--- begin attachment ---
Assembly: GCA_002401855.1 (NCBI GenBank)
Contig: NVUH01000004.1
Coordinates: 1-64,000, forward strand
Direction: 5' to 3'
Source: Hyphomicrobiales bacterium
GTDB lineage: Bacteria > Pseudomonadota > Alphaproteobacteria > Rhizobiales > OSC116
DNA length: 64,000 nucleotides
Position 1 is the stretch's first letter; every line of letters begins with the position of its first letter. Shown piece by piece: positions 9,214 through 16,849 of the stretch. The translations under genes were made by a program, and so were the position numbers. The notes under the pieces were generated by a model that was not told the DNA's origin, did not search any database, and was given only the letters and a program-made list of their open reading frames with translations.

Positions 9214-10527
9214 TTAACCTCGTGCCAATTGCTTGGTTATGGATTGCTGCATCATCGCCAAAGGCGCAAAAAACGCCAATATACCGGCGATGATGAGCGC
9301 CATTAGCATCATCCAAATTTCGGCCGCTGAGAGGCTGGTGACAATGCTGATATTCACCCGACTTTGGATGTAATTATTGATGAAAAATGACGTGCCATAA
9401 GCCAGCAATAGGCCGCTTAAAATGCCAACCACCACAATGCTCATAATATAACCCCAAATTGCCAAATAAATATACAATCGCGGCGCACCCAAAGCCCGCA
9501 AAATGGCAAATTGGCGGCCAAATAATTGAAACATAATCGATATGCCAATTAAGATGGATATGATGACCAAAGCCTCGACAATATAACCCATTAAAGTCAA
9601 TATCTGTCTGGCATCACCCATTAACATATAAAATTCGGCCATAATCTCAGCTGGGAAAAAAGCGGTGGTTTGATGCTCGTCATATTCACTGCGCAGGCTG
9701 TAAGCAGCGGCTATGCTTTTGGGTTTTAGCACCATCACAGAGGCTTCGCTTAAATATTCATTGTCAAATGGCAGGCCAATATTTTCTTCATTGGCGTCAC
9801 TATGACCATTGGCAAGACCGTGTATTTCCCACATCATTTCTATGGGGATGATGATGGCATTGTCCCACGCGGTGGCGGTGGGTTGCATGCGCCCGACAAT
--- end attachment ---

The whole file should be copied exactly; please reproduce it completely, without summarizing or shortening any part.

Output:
Assembly: GCA_002401855.1 (NCBI GenBank)
Contig: NVUH01000004.1
Coordinates: 1-64,000, forward strand
Direction: 5' to 3'
Source: Hyphomicrobiales bacterium
GTDB lineage: Bacteria > Pseudomonadota > Alphaproteobacteria > Rhizobiales > OSC116
DNA length: 64,000 nucleotides
Position 1 is the stretch's first letter; every line of letters begins with the position of its first letter. Shown piece by piece: positions 9,214 through 16,849 of the stretch. The translations under genes were made by a program, and so were the position numbers. The notes under the pieces were generated by a model that was not told the DNA's origin, did not search any database, and was given only the letters and a program-made list of their open reading frames with translations.

Positions 9214-10527
9214 TTAACCTCGTGCCAATTGCTTGGTTATGGATTGCTGCATCATCGCCAAAGGCGCAAAAAACGCCAATATACCGGCGATGATGAGCGC
9301 CATTAGCATCATCCAAATTTCGGCCGCTGAGAGGCTGGTGACAATGCTGATATTCACCCGACTTTGGATGTAATTATTGATGAAAAATGACGTGCCATAA
9401 GCCAGCAATAGGCCGCTTAAAATGCCAACCACCACAATGCTCATAATATAACCCCAAATTGCCAAATAAATATACAATCGCGGCGCACCCAAAGCCCGCA
9501 AAATGGCAAATTGGCGGCCAAATAATTGAAACATAATCGATATGCCAATTAAGATGGATATGATGACCAAAGCCTCGACAATATAACCCATTAAAGTCAA
9601 TATCTGTCTGGCATCACCCATTAACATATAAAATTCGGCCATAATCTCAGCTGGGAAAAAAGCGGTGGTTTGATGCTCGTCATATTCACTGCGCAGGCTG
9701 TAAGCAGCGGCTATGCTTTTGGGTTTTAGCACCATCACAGAGGCTTCGCTTAAATATTCATTGTCAAATGGCAGGCCAATATTTTCTTCATTGGCGTCAC
9801 TATGACCATTGGCAAGACCGTGTATTTCCCACATCATTTCTATGGGGATGATGATGGCATTGTCCCACGCGGTGGCGGTGGGTTGCATGCGCCCGACAAT